The Ninth Circuit Court of Appeal opinion in Zeinali v. Raytheon Co., 636 F.3d 544 (9th Cir. 2011), marks yet another reminder that employers that treat similarly situated employees differently can set themselves up for costly discrimination lawsuits.
In Zeinali, the plaintiff, who is of Iranian descent, had been employed by Raytheon for approximately four years. At the start of his employment, Raytheon informed the plaintiff that the position into which he was hired required special security clearance and that his continued employment was contingent on obtaining that clearance but put him to work while a clearance decision was pending. After he had already been working at the company for several years, the Department of Defense denied the plaintiff’s security clearance. Shortly thereafter, Raytheon terminated the plaintiff’s employment on account of “multiple factors,” chief among them being Zeinali’s “inability to obtain [a] security clearance.” The company testified that “if Zeinali had received a clearance, he would not have been fired . . . .”
The plaintiff sued Raytheon alleging, among other things, that Raytheon violated the California Fair Employment and Housing Act (FEHA) by terminating him on the basis of his race and national origin after he was denied the security clearance by the Department of Defense.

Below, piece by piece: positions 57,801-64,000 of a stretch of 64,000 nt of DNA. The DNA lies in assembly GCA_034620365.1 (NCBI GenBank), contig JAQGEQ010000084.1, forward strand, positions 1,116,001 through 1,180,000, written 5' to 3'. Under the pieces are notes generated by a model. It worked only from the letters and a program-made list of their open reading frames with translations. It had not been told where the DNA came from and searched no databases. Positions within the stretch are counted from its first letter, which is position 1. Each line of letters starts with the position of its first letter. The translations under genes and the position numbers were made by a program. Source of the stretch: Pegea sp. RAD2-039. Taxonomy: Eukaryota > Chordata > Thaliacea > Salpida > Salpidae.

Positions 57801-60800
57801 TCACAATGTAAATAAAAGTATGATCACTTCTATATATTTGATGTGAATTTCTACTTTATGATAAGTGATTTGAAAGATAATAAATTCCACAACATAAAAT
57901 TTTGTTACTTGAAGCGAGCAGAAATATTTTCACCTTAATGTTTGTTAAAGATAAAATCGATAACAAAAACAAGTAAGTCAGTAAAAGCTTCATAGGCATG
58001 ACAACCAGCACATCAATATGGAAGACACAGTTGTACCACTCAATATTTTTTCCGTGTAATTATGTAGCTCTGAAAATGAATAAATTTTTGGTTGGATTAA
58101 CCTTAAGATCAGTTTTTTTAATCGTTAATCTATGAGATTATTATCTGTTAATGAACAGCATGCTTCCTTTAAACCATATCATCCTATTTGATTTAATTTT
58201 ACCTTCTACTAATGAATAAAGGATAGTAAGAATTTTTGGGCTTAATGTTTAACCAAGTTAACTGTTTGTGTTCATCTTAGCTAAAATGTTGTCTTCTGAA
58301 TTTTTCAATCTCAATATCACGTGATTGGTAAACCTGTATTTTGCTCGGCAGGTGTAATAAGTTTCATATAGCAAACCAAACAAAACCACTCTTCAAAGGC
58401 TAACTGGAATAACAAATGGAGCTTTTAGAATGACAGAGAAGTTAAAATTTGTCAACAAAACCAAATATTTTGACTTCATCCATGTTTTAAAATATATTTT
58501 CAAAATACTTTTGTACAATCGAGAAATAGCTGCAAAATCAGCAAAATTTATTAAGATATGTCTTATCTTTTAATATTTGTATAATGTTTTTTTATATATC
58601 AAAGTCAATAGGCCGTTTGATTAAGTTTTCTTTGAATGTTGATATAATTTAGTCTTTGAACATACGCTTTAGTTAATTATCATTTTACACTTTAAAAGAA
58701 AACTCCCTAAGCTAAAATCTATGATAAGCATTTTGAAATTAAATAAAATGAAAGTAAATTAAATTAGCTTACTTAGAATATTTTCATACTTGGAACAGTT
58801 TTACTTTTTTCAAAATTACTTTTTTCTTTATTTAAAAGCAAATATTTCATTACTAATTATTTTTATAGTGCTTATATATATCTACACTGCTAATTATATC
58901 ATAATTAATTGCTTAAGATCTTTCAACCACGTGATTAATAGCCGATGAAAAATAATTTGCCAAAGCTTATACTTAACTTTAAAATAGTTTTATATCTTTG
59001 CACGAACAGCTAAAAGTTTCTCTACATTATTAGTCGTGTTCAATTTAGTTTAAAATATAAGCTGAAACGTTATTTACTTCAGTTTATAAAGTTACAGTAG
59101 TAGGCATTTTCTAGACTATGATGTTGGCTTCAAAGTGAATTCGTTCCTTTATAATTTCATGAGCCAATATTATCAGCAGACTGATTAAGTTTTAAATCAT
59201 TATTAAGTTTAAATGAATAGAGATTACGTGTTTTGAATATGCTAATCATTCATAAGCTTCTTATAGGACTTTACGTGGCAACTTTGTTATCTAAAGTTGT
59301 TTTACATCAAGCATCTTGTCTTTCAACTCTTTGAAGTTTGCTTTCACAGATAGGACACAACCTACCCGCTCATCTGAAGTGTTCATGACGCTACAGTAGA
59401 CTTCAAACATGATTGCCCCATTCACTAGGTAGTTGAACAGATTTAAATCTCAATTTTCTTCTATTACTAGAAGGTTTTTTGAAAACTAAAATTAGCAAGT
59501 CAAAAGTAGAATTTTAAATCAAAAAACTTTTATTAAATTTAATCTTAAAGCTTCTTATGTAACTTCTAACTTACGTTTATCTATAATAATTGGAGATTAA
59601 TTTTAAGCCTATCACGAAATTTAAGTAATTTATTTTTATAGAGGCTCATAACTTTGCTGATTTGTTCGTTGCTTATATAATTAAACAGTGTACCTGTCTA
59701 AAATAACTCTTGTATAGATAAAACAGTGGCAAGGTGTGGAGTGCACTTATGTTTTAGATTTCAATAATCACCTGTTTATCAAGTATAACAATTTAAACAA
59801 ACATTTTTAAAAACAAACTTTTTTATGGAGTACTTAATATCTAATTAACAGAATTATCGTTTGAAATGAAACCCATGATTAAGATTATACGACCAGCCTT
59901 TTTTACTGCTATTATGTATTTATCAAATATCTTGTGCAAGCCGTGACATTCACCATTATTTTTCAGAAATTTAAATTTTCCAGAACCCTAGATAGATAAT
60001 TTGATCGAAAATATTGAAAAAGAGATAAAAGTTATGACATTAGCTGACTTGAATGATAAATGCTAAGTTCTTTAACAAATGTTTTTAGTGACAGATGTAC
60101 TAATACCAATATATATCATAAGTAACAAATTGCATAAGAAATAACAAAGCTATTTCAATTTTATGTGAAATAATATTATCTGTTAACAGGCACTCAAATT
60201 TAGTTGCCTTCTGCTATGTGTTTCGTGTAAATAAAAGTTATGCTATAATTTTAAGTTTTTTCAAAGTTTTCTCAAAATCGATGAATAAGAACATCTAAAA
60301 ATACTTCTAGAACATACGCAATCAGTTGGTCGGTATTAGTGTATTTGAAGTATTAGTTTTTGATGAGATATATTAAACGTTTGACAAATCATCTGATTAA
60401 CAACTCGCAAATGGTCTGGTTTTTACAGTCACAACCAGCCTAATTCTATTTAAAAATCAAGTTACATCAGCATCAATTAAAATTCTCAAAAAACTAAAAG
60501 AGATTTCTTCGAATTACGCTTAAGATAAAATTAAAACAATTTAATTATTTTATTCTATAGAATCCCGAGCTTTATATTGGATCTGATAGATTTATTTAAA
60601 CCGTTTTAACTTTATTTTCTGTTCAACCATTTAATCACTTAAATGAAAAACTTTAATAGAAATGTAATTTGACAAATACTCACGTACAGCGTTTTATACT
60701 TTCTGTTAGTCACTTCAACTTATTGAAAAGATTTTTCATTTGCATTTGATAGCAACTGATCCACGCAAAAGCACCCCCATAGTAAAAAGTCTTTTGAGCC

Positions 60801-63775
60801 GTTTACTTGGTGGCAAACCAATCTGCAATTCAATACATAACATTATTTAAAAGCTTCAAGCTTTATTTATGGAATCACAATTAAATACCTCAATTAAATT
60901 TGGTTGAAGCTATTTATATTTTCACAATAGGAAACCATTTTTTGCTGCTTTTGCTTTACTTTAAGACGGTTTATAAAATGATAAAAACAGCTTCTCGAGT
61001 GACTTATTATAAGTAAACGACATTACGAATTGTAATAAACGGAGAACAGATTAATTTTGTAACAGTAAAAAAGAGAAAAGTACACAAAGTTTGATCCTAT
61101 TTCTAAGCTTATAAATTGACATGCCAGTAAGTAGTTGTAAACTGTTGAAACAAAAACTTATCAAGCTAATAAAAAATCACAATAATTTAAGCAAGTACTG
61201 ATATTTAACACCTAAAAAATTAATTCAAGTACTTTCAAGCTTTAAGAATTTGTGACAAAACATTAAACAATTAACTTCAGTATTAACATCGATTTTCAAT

Based on evidence submitted by the plaintiff demonstrating that at least two non-Iranian engineers were retained by Raytheon even though they too lacked security clearance, the Court concluded that Zeinali’s evidence raised enough disputed issues of material fact to allow the case to proceed to trial and overcome summary judgment. See id. at 553 (“In light of the fact that Raytheon retained multiple non-Iranian engineers after their security clearances were revoked, Zeinali has raised triable disputes regarding (1) whether security clearances were a bona fide requirement for Raytheon engineers, and (2) whether Raytheon’s central purported reason for terminating him (his lack of a security clearance) was pretextual. . . . [I]n the present case, Raytheon would certainly be justified in firing employees who lack security clearances, ‘but only if this criterion is applied alike to members of all races.’”) (citations omitted).
Consequently, Zeinali instructs California employers that when they treat similarly situated employees differently based on alleged policy violations, they may be exposing themselves to liability for race, national origin, and other forms of discrimination and/or retaliation.
Bernstein & Friedland, P.C. is a boutique employment law firm in Los Angeles specializing in wrongful termination, discrimination, harassment, retaliation, and unpaid wage and overtime matters. Please visit our website at www.laemploymentcounsel.com to learn more about us.